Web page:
Background/purpose: The Marmara earthquake, which destroyed more than 150,000 buildings and caused 15,000 deaths and 40,000 casualties, resembled the Hanshin-Awaji earthquake in many respects. Previous reports from similar disasters from several centres have not addressed trauma in the pediatric age group. The aim of this study was to analyze the clinical and laboratory data of pediatric trauma patients referred to a tertiary center after the 1999 Marmara earthquake.
Methods: The medical records of 33 injured children, aged from 14 days to 16 years, were reviewed retrospectively. The time spent buried under rubble, type of injury, treatment given, complications, laboratory data, and development of acute renal failure (ARF) were noted. Patients in whom ARF developed were treated with a standard regimen of fluid replacement, alkalinization, and diuretics. Limbs with crush injuries were managed as conservatively as possible.
Results: All except 3 cases were evacuated from under the debris of collapsed buildings after 1 to 110 (mean, 30.04 +/- 6.48) hours. Seventy-eight percent were transported to our center within the first 3 days. Crush injury (CI) was present in 15 cases, and in 10 of them ARF had already developed by admission. Although serum levels of creatinine were elevated (1.2 to 5 mg/dL) in all cases with ARF, hyperkalemia was observed in only 4. The mean serum creatinine kinase (CK) level of cases with crush syndrome (CS) was 6,040 +/- 4,158 U/L. No significant correlations were detected between the development of CS, age, the time spent under the rubble, the time before admission, or the number of crushed extremities.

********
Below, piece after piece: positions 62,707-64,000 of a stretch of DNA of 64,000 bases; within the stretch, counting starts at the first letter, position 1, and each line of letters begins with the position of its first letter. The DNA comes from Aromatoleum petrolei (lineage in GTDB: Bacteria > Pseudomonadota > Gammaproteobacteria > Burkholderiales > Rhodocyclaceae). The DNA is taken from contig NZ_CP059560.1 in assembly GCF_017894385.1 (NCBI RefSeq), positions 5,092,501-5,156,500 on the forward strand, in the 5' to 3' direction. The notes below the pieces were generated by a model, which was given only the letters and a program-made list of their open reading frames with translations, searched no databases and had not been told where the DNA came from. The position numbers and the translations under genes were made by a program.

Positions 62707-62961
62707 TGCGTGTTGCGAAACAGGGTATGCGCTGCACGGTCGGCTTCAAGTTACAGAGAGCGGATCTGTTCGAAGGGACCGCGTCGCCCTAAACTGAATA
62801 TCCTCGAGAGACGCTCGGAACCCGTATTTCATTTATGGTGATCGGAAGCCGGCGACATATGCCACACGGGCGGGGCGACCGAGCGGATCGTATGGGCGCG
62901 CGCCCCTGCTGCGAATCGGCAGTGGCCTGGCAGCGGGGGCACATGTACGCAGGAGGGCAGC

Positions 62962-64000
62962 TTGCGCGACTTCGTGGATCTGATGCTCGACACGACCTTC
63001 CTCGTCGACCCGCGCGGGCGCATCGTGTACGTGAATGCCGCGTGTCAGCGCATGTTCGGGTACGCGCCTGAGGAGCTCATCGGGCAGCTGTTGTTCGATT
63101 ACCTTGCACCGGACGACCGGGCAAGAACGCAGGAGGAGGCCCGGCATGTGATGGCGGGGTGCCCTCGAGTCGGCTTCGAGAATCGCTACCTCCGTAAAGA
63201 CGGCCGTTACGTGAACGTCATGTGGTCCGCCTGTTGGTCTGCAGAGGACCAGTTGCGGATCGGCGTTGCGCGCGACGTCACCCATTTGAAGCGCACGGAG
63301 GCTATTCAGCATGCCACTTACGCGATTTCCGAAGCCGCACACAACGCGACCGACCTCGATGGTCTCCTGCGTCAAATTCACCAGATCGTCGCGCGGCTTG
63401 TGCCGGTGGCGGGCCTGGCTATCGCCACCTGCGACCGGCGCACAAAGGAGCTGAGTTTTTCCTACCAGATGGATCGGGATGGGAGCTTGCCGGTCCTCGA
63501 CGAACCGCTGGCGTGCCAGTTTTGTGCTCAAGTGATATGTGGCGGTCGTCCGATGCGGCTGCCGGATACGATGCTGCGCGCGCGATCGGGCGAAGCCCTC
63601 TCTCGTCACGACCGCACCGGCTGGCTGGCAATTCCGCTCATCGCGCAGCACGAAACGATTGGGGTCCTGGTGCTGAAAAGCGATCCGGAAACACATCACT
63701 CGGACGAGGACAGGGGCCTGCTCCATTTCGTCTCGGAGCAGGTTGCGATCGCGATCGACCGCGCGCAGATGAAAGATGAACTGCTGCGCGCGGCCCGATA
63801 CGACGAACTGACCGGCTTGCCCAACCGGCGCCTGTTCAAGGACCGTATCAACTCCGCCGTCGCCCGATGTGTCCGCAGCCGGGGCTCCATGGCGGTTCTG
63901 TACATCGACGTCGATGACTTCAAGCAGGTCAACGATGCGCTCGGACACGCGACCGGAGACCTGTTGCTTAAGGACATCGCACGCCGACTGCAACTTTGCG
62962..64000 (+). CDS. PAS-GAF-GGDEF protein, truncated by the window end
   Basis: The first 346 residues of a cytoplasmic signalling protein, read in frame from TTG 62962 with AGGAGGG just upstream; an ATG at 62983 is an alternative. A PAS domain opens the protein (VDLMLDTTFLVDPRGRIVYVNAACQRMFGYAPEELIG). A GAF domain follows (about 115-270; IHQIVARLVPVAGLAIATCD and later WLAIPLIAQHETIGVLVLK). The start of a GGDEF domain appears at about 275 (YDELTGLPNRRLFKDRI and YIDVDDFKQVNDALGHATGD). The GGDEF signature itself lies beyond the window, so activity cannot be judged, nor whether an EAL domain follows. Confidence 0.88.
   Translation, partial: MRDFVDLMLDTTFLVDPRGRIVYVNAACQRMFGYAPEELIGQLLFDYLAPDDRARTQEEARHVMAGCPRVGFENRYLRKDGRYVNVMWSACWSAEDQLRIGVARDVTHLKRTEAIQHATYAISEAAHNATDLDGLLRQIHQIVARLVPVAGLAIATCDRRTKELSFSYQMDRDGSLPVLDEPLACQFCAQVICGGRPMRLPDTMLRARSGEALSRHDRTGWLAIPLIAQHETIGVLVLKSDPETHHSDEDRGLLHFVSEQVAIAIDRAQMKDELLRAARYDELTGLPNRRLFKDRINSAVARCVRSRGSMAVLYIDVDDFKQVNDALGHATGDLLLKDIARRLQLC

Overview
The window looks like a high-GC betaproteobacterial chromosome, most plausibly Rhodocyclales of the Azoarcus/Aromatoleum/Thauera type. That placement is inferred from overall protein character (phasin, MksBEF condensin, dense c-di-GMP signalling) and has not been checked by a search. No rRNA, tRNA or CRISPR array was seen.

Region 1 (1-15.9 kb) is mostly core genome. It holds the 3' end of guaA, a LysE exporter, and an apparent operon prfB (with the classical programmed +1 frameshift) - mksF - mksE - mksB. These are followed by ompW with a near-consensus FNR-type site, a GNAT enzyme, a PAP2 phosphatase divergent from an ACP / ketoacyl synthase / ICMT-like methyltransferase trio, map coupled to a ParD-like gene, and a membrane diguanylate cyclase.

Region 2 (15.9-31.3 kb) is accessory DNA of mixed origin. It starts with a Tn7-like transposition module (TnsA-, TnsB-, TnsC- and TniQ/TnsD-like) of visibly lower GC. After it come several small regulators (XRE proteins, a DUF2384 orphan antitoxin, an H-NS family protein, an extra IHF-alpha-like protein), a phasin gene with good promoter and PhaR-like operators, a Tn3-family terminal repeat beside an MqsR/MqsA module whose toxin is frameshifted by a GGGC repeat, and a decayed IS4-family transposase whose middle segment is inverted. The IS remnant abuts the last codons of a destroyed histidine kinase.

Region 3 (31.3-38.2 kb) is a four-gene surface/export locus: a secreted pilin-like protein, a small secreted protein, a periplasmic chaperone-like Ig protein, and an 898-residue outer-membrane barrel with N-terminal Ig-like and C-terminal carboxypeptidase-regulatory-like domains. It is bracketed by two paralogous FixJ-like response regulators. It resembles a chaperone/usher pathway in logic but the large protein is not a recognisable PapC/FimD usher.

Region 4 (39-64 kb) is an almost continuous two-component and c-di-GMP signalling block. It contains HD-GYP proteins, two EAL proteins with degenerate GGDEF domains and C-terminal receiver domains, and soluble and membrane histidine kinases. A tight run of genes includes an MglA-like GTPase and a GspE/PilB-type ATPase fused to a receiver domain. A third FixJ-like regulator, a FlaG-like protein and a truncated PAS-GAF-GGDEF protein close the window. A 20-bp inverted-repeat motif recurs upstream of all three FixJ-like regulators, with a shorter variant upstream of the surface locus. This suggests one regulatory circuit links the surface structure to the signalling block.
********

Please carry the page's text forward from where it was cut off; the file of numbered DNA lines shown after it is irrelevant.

Conclusions: CI and CS were the most common entities encountered among our pediatric patients after the 1999 Marmara earthquake. The high incidence of ARF indicates the importance of medical management of this age group during rescue. Because neither laboratory data nor clinical findings predicted CS in our patients, we recommend close observation and monitoring of children with CI for the development of ARF.